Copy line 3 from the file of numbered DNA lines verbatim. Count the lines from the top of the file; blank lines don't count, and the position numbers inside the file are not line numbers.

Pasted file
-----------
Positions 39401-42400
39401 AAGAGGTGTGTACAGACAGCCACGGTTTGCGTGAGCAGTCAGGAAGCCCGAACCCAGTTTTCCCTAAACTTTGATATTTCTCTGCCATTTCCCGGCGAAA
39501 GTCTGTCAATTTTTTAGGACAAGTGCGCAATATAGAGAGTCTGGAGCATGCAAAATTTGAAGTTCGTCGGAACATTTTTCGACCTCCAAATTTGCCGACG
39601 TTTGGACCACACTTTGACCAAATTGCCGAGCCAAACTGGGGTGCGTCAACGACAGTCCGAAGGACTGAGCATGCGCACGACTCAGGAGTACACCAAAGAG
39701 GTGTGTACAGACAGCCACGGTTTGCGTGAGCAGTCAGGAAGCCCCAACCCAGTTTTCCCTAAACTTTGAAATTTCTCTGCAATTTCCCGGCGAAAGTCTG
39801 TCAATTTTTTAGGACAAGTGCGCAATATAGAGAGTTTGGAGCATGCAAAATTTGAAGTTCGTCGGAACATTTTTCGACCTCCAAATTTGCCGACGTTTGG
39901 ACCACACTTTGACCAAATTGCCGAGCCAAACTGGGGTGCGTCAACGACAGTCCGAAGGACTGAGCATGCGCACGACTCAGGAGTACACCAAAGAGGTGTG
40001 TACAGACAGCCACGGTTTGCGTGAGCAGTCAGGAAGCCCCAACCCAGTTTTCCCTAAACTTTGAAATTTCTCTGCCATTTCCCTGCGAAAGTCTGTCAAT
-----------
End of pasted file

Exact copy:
39501 GTCTGTCAATTTTTTAGGACAAGTGCGCAATATAGAGAGTCTGGAGCATGCAAAATTTGAAGTTCGTCGGAACATTTTTCGACCTCCAAATTTGCCGACG